"What do you mean? It happens all the time." Being late, I meant.
    "it does?" he appeared to be in shock.
    "Yeah, same as last week."
    He looked at me like I had two heads. We went back and forth, talking past each other for another 30 seconds or so, before I wandered off, slightly confused.

    In retrospect, had it not been such a terrible tragedy, our little back & forth would have made a pretty good Monty Python skit.

    I got back to the dorm and they were all watching replays of the disaster on the telly. Just awful.
     
  16. norton

    norton

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    We insured a metal heat treating plant in Indy. After one of the shuttle disasters-either this one or the one that followed-I did a routine walk through of the plant for insurance purposes. They had heat treated a few parts on the shuttle that exploded. The owner told me the day after the disaster he got a call from NASA. They were sending engineers to review his data, what work he did on the parts and his equipment. Owner was sweating bullets as the engineers did their on site review. He got a clean bill of health and was very relieved.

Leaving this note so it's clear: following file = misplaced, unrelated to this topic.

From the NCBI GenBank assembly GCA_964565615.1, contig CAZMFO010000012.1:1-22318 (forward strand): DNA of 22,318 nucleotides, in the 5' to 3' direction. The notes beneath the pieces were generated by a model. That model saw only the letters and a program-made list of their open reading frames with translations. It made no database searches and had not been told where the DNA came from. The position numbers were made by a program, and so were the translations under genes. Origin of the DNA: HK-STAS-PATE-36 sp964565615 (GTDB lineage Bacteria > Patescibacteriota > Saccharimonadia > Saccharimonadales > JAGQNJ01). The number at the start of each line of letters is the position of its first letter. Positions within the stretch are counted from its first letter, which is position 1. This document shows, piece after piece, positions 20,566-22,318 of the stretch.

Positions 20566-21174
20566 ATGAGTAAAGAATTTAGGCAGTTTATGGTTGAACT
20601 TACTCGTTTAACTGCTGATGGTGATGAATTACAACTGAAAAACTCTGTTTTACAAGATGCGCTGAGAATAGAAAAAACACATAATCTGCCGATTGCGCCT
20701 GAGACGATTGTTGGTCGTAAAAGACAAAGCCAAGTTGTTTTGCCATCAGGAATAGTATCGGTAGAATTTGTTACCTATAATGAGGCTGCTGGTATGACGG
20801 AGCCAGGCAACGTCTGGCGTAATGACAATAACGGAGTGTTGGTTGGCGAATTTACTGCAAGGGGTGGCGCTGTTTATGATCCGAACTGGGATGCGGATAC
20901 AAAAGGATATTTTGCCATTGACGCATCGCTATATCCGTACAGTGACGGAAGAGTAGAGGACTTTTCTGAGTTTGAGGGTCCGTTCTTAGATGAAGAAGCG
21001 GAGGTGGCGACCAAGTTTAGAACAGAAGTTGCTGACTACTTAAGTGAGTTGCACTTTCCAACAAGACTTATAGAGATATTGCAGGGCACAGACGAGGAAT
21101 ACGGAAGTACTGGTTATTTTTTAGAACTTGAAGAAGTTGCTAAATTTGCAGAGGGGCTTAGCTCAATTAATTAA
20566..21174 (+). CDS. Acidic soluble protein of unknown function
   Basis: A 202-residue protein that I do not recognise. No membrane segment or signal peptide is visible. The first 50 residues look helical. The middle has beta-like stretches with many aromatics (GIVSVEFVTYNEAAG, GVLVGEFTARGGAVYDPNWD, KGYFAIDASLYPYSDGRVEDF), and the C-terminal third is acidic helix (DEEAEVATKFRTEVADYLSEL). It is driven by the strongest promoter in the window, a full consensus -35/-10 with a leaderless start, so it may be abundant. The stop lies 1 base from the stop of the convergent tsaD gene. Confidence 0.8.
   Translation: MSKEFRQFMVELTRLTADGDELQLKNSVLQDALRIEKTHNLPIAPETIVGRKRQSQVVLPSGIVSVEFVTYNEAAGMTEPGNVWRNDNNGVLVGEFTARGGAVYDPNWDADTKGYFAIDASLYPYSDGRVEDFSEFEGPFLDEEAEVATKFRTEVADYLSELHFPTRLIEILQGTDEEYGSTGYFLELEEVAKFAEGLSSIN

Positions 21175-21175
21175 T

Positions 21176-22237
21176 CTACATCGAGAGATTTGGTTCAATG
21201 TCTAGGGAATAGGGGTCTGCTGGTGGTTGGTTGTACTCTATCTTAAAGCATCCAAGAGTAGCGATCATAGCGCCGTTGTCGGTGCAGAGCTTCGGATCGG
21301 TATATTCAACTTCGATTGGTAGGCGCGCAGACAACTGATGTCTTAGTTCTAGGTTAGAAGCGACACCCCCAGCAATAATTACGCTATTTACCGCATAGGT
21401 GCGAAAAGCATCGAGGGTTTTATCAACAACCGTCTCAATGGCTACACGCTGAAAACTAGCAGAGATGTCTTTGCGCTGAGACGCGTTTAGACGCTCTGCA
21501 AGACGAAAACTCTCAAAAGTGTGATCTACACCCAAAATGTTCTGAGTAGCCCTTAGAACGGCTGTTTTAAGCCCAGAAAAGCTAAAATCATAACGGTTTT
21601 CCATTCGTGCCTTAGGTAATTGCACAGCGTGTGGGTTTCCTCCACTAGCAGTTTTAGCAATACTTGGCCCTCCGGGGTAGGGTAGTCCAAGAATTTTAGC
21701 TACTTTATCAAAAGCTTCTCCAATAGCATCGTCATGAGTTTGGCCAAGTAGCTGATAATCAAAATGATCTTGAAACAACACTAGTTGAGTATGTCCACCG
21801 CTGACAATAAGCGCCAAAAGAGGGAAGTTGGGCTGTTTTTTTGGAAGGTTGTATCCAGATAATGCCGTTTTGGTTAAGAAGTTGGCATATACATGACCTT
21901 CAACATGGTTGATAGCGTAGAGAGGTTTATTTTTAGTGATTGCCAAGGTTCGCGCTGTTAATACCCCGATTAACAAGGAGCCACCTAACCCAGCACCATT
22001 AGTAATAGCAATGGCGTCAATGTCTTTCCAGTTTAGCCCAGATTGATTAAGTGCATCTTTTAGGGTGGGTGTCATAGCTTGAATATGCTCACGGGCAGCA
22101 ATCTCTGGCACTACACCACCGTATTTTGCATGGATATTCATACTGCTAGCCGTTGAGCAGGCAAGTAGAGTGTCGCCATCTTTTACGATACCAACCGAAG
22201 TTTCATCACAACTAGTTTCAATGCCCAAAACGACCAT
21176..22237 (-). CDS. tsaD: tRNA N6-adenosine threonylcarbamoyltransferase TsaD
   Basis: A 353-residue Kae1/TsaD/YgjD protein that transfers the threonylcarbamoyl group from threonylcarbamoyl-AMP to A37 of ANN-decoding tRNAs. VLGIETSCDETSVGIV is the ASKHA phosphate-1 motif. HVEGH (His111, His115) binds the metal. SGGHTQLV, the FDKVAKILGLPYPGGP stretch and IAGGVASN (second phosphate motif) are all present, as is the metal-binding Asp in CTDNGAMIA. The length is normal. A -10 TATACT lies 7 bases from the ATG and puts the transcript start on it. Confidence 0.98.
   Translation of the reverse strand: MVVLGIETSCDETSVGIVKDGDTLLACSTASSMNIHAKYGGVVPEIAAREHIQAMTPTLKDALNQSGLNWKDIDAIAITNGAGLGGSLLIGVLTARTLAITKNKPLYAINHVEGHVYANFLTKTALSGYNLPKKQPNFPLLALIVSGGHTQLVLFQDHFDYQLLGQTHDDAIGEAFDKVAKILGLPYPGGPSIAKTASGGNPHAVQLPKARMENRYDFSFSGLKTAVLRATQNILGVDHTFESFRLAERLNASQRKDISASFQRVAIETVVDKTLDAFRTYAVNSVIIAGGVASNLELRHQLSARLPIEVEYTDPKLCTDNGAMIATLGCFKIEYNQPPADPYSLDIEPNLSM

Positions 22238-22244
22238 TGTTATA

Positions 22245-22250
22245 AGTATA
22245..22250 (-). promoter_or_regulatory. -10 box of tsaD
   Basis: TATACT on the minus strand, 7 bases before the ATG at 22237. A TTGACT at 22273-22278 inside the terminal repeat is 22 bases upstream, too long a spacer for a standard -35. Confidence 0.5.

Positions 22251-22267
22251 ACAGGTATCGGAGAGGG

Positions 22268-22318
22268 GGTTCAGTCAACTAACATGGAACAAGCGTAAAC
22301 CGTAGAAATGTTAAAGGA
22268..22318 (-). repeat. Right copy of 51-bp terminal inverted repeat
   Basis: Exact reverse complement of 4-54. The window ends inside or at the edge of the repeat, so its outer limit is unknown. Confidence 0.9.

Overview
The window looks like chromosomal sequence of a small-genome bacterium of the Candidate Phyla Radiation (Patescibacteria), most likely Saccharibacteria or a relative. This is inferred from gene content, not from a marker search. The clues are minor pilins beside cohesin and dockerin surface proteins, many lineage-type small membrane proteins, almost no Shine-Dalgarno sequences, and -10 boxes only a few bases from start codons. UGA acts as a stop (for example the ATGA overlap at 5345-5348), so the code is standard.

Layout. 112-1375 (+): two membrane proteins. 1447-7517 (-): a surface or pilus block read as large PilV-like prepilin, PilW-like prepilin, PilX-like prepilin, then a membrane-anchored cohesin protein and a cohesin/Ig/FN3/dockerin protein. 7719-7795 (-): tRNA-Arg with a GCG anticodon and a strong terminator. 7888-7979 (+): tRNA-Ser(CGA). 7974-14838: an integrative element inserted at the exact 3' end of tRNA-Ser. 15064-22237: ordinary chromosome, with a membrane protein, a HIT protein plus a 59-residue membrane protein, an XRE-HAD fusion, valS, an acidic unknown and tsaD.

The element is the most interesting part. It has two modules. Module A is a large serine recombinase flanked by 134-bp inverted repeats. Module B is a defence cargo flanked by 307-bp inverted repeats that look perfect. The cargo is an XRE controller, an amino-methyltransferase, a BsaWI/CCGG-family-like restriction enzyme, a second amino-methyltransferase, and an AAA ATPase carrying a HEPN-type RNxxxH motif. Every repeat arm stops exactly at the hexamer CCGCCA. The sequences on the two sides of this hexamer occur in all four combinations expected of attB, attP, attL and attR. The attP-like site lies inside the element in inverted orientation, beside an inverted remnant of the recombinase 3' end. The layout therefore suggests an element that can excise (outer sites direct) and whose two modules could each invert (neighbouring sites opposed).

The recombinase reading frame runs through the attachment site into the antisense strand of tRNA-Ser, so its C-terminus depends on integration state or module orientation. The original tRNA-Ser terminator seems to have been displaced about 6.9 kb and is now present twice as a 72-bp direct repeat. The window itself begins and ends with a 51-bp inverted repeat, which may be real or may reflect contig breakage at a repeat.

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  17. norton

    norton

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    On the day of the Challenger disaster I was in Northern Indiana to perform a walk through inspection of a large Agricultural Fertilizer Chemical Dealer for insurance purposes. I heard about the disaster on my car radio, and when I went into the Dealers office/sales area they had it on TV. Needless to say we watched the coverage for a few minutes.
     
  18. Mister Clean

    Mister Clean

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    In the 1980's I was employed as an engineer while working for a Department of Defense contractor.

    During the launch my entire team was huddled around a 28-inch television in our lunch room.